The Gospel of John contains a motif about Jesus that nearly all scholars claim is a descending/ascending motif regarding heaven. That is partly because most scholars believe in the church teaching of the doctrine of the Trinity. Accordingly, as one of the three co-equal and co-eternal members of the Triune God, Jesus preexisted as God and came down to earth to become a man in what the church calls The Incarnation. By laying out this Johannine motif as Jesus first descending from heaven and thereafter ascending to heaven forty days after his resurrection, these scholars affirm an important element of their Trinitarian belief and, more particularly, The Incarnation, that Jesus preexisted in heaven which indicates that he was God.
Especially in modern times, many New Testament (NT) scholars have written books about this supposed descent/ascent narrative in the Gospel of John. A new one is Susan Elizabeth Humble’s A Divine Round Trip: The Literary and Christological Function of the Descent/Ascent Leitmotif in the Gospel of John (Peeters Publishers, 2016, 238 pp.). William Loader of Murdoch University–who has also published on this subject–has recently reviewed Humble’s book in Review of Biblical Literature, an organ of the Society of Biblical Literature. Both writers approach this subject without even discussing the possibility that this important motif in determining the identity of the Johannine Jesus should be understood as first ascent and later descent, therefore ascending/descending, which does not affirm that Jesus preexisted. I think this is quite surprising and that it reveals how entrenched a person can become in their theology so that it influences their exegesis of scripture. But this is common in scholarship regarding this particular subject. Furthermore, both Humble and Loader repeatedly assume that Jesus’ post-resurrection ascension was a “return” to heaven even though the NT never says this. (I read Loader’s review but have not read Humble’s book.)
I hesitate to be critical of NT scholars about this since I am only a lay NT scholar, thus with no PhD. But I have written a well-researched, biblically in-depth book on Jesus’ identity entitled The Restitution of Jesus Christ (now available only at my website at kermitzarley.com). I have a portion in it in which I address this subject. The following is a part of it (Bible quotations are from the NASB unless otherwise stated):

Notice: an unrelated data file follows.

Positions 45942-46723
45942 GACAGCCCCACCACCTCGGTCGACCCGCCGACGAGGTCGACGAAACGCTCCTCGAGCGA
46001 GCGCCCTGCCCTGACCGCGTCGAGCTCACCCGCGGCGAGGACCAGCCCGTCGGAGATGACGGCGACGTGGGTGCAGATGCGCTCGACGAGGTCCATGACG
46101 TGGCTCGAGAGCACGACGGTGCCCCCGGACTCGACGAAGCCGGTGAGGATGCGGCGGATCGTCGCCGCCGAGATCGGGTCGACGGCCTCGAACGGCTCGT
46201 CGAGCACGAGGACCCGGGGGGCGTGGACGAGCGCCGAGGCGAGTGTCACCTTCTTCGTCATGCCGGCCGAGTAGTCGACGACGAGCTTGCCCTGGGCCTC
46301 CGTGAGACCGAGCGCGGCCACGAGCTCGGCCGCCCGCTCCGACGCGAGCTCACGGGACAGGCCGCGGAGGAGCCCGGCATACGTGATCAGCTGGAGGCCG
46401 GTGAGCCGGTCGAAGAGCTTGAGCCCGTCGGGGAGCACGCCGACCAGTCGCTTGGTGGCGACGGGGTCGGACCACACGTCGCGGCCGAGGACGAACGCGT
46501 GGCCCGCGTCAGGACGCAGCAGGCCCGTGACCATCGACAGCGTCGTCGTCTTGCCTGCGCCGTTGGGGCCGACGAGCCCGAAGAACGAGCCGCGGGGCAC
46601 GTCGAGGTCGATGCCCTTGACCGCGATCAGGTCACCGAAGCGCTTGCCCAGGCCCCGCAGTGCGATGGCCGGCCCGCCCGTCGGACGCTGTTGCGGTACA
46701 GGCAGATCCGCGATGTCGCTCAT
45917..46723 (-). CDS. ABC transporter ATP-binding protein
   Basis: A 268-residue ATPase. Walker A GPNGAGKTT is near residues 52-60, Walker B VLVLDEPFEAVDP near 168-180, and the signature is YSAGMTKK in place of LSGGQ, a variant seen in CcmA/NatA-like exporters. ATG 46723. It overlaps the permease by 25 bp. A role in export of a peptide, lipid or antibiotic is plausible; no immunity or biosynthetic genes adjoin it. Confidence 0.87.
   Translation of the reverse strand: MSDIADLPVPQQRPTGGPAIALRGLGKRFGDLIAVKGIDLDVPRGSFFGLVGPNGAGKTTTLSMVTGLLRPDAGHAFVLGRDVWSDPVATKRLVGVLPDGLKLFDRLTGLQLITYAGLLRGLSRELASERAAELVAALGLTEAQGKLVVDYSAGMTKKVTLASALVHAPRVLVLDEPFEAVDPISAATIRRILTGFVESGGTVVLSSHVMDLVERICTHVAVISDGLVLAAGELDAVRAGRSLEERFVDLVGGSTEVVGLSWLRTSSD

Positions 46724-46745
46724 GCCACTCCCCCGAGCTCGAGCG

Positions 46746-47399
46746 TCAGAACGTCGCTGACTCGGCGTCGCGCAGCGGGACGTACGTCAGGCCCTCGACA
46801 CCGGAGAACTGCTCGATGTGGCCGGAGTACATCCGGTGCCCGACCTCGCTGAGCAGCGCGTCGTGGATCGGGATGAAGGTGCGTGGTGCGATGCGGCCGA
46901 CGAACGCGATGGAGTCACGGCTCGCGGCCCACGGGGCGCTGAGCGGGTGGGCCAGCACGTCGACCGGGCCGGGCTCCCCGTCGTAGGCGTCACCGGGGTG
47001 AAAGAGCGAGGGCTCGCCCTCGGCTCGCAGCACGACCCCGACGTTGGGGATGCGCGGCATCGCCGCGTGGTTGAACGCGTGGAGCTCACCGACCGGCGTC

Jesus Ascending and Descending in John 3.13
This ascending/descending motif in Jn 1.51 surfaces again in John’s gospel in Jesus’ conversation with Nicodemus, recorded in Jn 3.13. But this time Jesus expressly applies the ascending/descending motif to Himself. This verse reads as follows in the AV (=KJV): “And no man hath ascended up to heaven, but he that came down from heaven, even the Son of man which is in heaven.” Traditionalists cite this verse in support of two of their christological precepts, the preexistence and omnipresence of Jesus, and they insist that both of these precepts indicate that Jesus is God. We will first consider preexistence.
Rudolf Bultmann acknowledged the difficulty in interpreting the identity of Jesus in the Fourth Gospel, and he called this problem the “Johannine puzzle.” He insisted that, in order for this puzzle to be solved, the attempt must begin with the ascending and descending of Jesus as the Son of Man. Indeed, this theme is an important key to discovering the identity of the Johannine Jesus. But Bultmann, like most scholars, reversed the ascending/descending order of Jn 3.13 and thereby affirmed the traditional incarnation/ascension scenario. He also interpreted that the Evangelist was influenced by Gnosticism, having used the Gnostic Redeemer myth as his source. But this myth was later discovered to be anachronistic and abandoned by scholars as an interpretation here.